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Progress: Nascar Finally Bans Confederate Flags at Events

Change is never easy. Societal change seems to rarely come fast. But over time, it does so very often happen.

We're seemingly in the midst of a social change which is taken far, far, far too long to happen in respect to how people of color and a different race are treated in a country that for years wrongly considered itself a giant "Melting Pot".

Finally after generation upon generating of dis-respecting those people, sometimes without even realizing, it appears we've reached the proverbial boiling point with in some cases, long needed leadership coming from the world of sport.

NASCAR, a sport derived from the far gone bootlegging era of the Deep South announced they officially will ban the display of the "Confederate Flag" at any of its sanctioned events. It's a change many have been asking a long, long time for. It's a change who's time was long overdue:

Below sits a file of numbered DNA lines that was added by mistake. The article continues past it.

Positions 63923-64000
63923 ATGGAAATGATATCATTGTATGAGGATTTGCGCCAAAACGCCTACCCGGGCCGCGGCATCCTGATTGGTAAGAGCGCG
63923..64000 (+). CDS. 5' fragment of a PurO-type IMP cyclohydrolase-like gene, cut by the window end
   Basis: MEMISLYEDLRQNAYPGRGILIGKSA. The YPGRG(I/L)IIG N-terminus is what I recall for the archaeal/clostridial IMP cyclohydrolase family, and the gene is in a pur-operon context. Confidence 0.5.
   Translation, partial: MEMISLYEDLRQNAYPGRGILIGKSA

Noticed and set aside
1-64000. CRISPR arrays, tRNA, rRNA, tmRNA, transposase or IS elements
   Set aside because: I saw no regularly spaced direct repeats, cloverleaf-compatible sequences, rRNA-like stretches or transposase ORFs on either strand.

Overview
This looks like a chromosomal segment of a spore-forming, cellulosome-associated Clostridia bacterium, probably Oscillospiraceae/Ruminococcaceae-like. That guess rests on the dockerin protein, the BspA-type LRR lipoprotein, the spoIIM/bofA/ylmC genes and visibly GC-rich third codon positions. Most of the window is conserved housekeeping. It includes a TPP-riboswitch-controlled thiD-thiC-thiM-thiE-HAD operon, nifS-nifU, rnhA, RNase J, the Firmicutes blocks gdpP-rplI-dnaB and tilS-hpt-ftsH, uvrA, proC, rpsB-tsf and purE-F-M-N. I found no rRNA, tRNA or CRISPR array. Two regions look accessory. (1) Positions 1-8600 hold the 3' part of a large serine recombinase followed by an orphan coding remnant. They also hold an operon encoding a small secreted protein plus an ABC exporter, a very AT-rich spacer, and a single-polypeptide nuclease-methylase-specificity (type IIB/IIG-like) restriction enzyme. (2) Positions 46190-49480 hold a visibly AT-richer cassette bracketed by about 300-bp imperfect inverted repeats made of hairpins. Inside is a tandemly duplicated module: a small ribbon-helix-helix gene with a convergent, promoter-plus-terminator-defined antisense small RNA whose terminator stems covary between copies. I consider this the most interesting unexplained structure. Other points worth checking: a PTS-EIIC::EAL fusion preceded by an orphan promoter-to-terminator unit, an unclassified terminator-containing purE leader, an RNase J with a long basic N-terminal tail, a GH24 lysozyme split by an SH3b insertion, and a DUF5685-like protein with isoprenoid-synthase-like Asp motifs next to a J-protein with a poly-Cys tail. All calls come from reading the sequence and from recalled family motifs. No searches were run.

NASCAR has for years been derided for its lack of diversity and the sport has struggled gaining traction with people of color in part because of their willingness to allow fans to celebrate and wave the "Confederate Flag" at its events.

It's really within the last year or so as Bubba Wallace has gained traction as one of the sports leaders and more popular drivers that the push for change finally bubbled over the top.

Wallace has been the focal point for the sport as it, like many others grapple with their previous behaviors and actions.

The irony of NASCAR's previous unwillingness is a strong undercurrent for racing, cars and all things mechanical within the black community. The sport had for really decades stated how much it wanted to embrace the community and get more participation but never could quite figure out how to do it.

With the groundswell of support its leadership has finally begun to show along with well, just about every other major sport and the public at large, we've seen change--albeit slow change begin to make its long overdue appearance.

Seeing NASCAR make these kind of gestures and express their support can only help. Yes, there's a good chance they may take a political hit as even to this day, a lot of the sports fanbase will likely be very unhappy and may turn disrespectful over the moves.

But if NASCAR like any other business wants to remain relevant to everyone, change is something they will have to make. Yes, it could at times and has often been painful--but in this case, it is very necessary.

Let's hope momentum like this continues.

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